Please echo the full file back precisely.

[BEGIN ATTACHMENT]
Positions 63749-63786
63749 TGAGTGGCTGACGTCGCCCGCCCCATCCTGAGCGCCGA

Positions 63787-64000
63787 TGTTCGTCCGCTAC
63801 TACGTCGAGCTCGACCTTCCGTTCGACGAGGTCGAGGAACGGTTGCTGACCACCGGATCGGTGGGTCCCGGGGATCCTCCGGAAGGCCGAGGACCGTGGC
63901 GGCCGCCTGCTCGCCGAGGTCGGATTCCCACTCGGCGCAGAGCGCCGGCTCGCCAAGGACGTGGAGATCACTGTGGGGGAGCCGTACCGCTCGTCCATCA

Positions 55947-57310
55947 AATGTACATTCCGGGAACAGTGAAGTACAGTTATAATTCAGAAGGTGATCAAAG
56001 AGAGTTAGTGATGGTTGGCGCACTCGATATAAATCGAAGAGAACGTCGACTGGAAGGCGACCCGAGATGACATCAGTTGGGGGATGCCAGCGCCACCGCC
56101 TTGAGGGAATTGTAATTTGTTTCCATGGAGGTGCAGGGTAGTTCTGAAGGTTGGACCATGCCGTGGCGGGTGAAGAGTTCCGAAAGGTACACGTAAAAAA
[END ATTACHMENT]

Positions 63749-63786
63749 TGAGTGGCTGACGTCGCCCGCCCCATCCTGAGCGCCGA

Positions 63787-64000
63787 TGTTCGTCCGCTAC
63801 TACGTCGAGCTCGACCTTCCGTTCGACGAGGTCGAGGAACGGTTGCTGACCACCGGATCGGTGGGTCCCGGGGATCCTCCGGAAGGCCGAGGACCGTGGC
63901 GGCCGCCTGCTCGCCGAGGTCGGATTCCCACTCGGCGCAGAGCGCCGGCTCGCCAAGGACGTGGAGATCACTGTGGGGGAGCCGTACCGCTCGTCCATCA

Positions 55947-57310
55947 AATGTACATTCCGGGAACAGTGAAGTACAGTTATAATTCAGAAGGTGATCAAAG
56001 AGAGTTAGTGATGGTTGGCGCACTCGATATAAATCGAAGAGAACGTCGACTGGAAGGCGACCCGAGATGACATCAGTTGGGGGATGCCAGCGCCACCGCC
56101 TTGAGGGAATTGTAATTTGTTTCCATGGAGGTGCAGGGTAGTTCTGAAGGTTGGACCATGCCGTGGCGGGTGAAGAGTTCCGAAAGGTACACGTAAAAAA